Unless an employee meets each of these requirements, paying in equity alone will run afoul of wage laws, and could result in significant liability for the employer, as well as possible individual liability for the president, treasurer, and individual “officers and agents” of the employer’s corporate entity.

For further help in determining whether your employee comes within the executive-business owner exemption or questions about paying employees with equity, contact a member of our Employment Law Group.

Employment Law Alert: Paid Sick Leave Transition Period

May 19, 2015 Leave a comment

The earned sick time law was approved by the voters on November 4, 2014. This law entitles employees in Massachusetts to earn and use sick time according to certain conditions, and will go into effect July 1, 2015. Massachusetts Attorney General Maura Healey has announced a transition policy under which employers who offer sufficient sick leave or paid time off to workers now have a six-month transition period in which to bring their policies into compliance with the new Massachusetts paid sick leave law.

 

To learn more about the transition policy, please see our full Employment Law Alert.

Employers Face Wage & Hour Risks When Terminating Employees

September 5, 2014 Leave a comment

This summer, the family-owned grocery store chain Market Basket has been engaged in a contentious and public dispute over ownership and control of the chain. As a result, thousands of jobs have hung in the balance. In a joint letter, the Attorneys General of Massachusetts and New Hampshire recently used the dispute to remind Market Basket of its legal obligations to employees. The joint letter applies to employers generally, and provides a helpful synopsis of some of the obligations and risks involved in employee terminations.

For further information or questions about employee terminations, contact a member of our Employment Law Group.

Employee Terminations: Avoiding Claims & Liability

September 9, 2013 Leave a comment

On Tuesday, October 29th MBBP is hosting a complimentary breakfast program titled “Employee Terminations: Avoiding Claims & Liability“. Discharging an employee is one of the most difficult parts of a manager’s (and HR professional’s) job. It is also the employment action most likely to expose a business to legal claims and liability. Discharged employees can bring a wide array of claims, including breach of contract, wrongful discharge, discrimination, and retaliation. Increasingly, discharged employees also assert claims focusing on the manner in which they were discharged and on post-termination conduct by employers, including claims of defamation, false imprisonment, and non-payment of wages.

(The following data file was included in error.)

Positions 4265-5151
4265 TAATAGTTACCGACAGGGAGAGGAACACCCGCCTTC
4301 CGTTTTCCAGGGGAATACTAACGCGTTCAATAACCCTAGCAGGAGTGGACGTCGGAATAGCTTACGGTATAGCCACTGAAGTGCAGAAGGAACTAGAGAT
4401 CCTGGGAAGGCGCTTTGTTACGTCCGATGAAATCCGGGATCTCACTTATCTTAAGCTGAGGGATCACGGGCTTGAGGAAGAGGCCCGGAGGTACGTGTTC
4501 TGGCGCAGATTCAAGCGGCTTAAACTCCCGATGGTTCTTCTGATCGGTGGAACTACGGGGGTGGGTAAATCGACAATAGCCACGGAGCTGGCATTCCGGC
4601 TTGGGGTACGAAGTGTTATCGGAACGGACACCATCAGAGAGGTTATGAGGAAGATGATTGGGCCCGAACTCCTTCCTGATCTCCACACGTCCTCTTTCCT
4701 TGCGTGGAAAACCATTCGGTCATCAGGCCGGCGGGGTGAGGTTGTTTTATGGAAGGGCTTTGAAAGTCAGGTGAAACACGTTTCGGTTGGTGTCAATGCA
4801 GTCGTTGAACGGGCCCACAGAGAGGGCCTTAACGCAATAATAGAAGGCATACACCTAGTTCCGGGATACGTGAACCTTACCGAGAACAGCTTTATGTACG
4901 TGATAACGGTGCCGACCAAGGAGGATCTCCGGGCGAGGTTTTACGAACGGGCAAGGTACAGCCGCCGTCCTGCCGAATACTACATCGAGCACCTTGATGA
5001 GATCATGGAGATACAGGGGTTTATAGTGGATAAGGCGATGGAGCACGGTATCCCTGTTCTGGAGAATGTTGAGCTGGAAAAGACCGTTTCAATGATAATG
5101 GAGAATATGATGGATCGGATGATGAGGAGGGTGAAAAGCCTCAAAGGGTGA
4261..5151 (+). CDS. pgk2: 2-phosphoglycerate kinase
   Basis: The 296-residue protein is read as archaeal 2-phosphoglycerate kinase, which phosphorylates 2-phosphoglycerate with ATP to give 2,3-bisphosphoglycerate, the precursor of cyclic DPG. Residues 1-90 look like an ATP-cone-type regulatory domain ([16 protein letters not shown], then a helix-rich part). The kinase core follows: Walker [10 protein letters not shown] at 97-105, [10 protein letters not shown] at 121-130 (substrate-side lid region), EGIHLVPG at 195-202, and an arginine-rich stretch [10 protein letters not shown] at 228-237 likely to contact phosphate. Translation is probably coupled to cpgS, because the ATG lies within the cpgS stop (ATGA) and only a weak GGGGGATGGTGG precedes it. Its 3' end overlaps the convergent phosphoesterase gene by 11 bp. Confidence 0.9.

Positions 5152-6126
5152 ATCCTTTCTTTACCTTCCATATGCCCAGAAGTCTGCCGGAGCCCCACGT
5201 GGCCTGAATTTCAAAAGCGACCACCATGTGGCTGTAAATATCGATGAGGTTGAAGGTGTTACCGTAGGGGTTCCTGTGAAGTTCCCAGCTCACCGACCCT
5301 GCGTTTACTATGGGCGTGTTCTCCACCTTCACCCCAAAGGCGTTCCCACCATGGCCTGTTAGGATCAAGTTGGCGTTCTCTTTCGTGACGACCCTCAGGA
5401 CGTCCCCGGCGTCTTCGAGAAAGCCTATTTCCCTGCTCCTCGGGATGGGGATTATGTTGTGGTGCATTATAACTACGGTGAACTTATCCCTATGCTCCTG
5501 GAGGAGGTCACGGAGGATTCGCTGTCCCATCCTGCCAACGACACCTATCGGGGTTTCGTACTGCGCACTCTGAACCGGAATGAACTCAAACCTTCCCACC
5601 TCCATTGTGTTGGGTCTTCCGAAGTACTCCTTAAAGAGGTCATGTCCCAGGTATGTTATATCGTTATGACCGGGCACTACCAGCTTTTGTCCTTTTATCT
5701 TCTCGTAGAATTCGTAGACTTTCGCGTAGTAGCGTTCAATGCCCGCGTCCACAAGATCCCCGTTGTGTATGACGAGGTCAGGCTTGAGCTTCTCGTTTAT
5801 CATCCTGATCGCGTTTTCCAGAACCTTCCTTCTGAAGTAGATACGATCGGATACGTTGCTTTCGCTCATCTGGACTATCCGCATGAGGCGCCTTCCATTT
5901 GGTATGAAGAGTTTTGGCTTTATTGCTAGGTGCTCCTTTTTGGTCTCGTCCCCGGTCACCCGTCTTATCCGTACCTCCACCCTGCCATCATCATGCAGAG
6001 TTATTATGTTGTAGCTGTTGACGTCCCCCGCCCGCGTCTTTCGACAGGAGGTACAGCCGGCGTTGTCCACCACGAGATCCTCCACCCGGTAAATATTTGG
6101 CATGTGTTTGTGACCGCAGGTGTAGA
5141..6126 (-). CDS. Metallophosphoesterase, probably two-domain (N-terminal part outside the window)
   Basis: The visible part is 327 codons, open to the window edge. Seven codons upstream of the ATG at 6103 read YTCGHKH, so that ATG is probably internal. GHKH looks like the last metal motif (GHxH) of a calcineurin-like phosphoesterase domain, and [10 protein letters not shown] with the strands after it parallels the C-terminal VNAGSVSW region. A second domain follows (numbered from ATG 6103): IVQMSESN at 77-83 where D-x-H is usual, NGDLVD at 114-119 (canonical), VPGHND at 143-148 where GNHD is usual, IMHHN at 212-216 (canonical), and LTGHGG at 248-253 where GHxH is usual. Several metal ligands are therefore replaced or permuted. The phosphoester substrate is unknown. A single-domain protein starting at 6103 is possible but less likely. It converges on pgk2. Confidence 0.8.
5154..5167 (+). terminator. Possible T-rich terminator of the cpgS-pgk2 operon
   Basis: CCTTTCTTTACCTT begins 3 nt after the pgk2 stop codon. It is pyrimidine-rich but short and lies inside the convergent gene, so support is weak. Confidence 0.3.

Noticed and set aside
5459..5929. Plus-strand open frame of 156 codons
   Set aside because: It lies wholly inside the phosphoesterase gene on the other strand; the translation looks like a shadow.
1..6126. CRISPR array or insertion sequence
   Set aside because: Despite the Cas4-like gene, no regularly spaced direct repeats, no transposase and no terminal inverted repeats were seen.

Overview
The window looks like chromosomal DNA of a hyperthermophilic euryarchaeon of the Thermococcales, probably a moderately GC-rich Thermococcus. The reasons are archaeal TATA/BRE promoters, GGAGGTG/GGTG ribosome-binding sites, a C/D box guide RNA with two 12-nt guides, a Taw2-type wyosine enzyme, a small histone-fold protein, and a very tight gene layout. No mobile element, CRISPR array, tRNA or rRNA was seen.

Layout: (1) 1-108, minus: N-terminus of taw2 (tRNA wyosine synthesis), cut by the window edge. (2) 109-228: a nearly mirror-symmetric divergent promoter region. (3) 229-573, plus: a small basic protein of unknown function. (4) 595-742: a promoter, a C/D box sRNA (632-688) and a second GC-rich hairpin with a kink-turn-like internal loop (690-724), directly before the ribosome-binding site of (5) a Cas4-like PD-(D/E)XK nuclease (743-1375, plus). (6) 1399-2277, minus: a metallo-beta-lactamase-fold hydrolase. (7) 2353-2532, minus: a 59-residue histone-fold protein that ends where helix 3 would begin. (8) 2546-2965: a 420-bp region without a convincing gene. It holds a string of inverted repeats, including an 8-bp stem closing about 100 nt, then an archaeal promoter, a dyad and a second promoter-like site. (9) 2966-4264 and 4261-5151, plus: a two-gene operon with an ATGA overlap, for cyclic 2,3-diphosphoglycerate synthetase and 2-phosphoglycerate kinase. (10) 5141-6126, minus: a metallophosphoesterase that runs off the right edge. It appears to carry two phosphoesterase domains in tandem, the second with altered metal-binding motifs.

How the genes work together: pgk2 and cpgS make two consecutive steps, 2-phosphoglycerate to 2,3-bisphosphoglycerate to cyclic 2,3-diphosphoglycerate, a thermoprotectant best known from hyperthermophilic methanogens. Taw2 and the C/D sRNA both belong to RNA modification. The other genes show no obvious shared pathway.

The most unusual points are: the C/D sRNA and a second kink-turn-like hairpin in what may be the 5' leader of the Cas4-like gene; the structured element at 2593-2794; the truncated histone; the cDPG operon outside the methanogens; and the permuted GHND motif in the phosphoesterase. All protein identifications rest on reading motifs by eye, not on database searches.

Consequently, before discharging an employee, it is critical that employers (1) carefully evaluate the discharge decision; (2) prepare appropriate paperwork and plan for the termination meeting; and (3) be prepared to comply with the legal obligations that arise on and after the date of termination.

This Program is designed to help HR professionals, managers and in-house counsel develop a rational and strategic approach to employee terminations. We will review the major areas of risk and the common employer pitfalls and traps for the unwary. We will lead a very practical discussion with attendees focused on developing best practices that will avoid employee claims and liability.

This event is complimentary, but space is limited! Please visit our event page for more information or to register.

What does paid “on a salary basis” mean?

June 17, 2013 Leave a comment

Generally, to qualify as exempt from overtime requirements under the federal Fair Labor Standards Act’s “white collar exemptions,” an employee must meet certain tests regarding his or her job duties and must be paid on a salary basis. (N.B., applicable regulations provide for exceptions from the salary requirement for certain sales employees, teachers, employees practicing law or medicine or to certain situations where an employee is paid on a fee basis.)